Saturday, September 17, 2011


I had done some additional work on Bracken, the Golden Retriever, and was moving him off my art table to a "safer" place when I dropped her!  As you can see, the pastel came off in many places!

This is the first time this has ever happened to me although I've read about it happening to many others.  Sooooo, velour is no longer a favorite support around here.  Fortunately, I only have a couple of sheets of it left.

But, I'm not really so unhappy that it happened.  I wasn't crazy about the portrait and now I can make some changes and not worry about the tooth being filled.  I'm a "the glass is half-full" kind of person! lol


Antonio Machado said...

Hello Jam
I admire their work on dogs. They are gentle and expressive!
Above all I love dogs, I have two: a German shepherd and a mutt. Both females, beautiful and very friendly.
Congratulations on your work

sue said...

What a pain Jan ... although I can't actually see any 'bald spots' on your photo.

When I did a workshop with Vic Bearcroft who specialises in pastel on velour he advocates really rubbing the under layers of pastel into the velour vigorously using hands or sleeves of sweatshirts in his case ...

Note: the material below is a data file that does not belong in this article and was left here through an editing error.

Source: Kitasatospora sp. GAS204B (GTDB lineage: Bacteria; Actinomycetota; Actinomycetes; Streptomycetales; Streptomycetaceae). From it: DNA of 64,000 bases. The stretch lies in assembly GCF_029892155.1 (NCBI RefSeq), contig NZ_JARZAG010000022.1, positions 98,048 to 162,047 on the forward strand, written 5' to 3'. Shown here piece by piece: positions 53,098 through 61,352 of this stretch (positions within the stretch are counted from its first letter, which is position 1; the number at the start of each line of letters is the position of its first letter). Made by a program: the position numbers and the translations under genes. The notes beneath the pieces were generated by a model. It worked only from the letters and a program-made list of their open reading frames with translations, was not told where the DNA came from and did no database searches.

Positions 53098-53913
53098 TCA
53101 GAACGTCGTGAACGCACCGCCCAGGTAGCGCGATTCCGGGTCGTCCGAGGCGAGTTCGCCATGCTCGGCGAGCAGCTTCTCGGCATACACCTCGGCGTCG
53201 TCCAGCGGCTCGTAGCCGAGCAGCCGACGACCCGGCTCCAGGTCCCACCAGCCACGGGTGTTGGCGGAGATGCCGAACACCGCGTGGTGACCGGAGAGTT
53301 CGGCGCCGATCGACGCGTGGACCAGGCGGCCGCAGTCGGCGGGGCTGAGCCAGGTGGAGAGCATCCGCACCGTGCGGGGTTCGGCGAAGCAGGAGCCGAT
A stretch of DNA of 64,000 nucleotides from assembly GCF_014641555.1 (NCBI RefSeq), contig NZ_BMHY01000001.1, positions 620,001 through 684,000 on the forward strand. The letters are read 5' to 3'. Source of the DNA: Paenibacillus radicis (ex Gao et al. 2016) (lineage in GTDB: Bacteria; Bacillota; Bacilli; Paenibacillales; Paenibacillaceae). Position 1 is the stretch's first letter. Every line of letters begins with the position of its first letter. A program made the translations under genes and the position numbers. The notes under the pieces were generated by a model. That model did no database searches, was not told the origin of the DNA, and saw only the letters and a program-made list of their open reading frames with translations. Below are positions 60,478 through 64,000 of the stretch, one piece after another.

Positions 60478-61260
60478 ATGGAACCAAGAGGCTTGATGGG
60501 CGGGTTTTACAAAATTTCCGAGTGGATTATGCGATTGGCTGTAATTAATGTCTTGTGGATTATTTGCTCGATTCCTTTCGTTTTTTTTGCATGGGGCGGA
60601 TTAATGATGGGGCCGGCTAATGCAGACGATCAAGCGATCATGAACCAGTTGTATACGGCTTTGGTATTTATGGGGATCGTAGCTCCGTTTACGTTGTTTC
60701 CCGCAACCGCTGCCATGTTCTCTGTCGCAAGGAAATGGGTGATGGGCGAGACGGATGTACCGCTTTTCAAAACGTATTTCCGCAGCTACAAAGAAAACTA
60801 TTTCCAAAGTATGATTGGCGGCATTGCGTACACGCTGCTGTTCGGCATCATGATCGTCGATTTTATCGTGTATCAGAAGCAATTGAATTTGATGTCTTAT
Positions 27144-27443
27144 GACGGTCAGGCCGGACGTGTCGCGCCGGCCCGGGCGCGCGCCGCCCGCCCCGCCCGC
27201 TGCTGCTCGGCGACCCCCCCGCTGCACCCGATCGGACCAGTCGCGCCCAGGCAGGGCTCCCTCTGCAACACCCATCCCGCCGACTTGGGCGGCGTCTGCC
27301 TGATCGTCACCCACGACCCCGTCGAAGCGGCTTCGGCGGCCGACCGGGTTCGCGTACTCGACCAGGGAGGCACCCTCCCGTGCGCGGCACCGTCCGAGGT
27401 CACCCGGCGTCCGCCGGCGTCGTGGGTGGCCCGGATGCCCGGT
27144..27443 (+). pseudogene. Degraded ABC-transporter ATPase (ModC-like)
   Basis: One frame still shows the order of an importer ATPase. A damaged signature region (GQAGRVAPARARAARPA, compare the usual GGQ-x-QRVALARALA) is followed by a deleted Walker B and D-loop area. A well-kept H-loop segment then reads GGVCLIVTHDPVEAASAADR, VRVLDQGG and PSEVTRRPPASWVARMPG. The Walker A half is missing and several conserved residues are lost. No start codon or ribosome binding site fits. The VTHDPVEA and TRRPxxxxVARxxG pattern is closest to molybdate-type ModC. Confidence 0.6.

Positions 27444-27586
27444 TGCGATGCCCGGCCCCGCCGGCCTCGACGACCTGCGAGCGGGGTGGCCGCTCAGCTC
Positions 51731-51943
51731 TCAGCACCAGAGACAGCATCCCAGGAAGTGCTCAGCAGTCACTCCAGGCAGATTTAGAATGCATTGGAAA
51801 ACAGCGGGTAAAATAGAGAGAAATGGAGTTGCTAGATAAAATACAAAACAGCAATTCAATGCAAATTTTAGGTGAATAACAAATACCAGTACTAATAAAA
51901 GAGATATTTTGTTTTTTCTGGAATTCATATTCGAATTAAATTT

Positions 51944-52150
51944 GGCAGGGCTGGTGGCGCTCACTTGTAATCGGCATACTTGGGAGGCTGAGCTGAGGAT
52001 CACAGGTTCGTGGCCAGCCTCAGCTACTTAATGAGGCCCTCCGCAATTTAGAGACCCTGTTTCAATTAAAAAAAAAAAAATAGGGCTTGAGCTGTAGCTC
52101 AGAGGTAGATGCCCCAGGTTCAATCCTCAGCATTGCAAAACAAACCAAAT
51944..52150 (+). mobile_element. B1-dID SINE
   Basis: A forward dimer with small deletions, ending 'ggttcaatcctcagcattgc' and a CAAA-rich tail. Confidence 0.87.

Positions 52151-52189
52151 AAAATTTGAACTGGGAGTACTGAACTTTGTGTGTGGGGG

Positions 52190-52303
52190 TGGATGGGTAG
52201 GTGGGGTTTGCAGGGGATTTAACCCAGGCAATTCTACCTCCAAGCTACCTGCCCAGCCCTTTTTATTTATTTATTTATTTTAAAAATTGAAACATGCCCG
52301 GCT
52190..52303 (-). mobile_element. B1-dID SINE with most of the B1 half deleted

I've still got a horse pastel on velour I completed a year ago using his techniques - it
isn't behind glass and just gets moved from shelf to shelf in my 'studio' .. although some pastel dust does come off if I tap the paper, mostly the work looks unchanged. (But I still don't like working on velour much)!

Jan/ said...

Thank you Antonio, and thanks for stopping by. I love dogs too and actually just about all animals.

Sue, you're right - there really aren't any totally bald spots but it's lost a lot of pastel. The green background is showing through badly.

I'd always had good experiences with velour before too and after your comment about what Bearcroft said, I realize that I was using pastel pencils pretty much exclusively on the velour before and with them being so hard, they did get rubbed in well.

As I said, I don't care much - it's just a good opportunity to re-work the painting.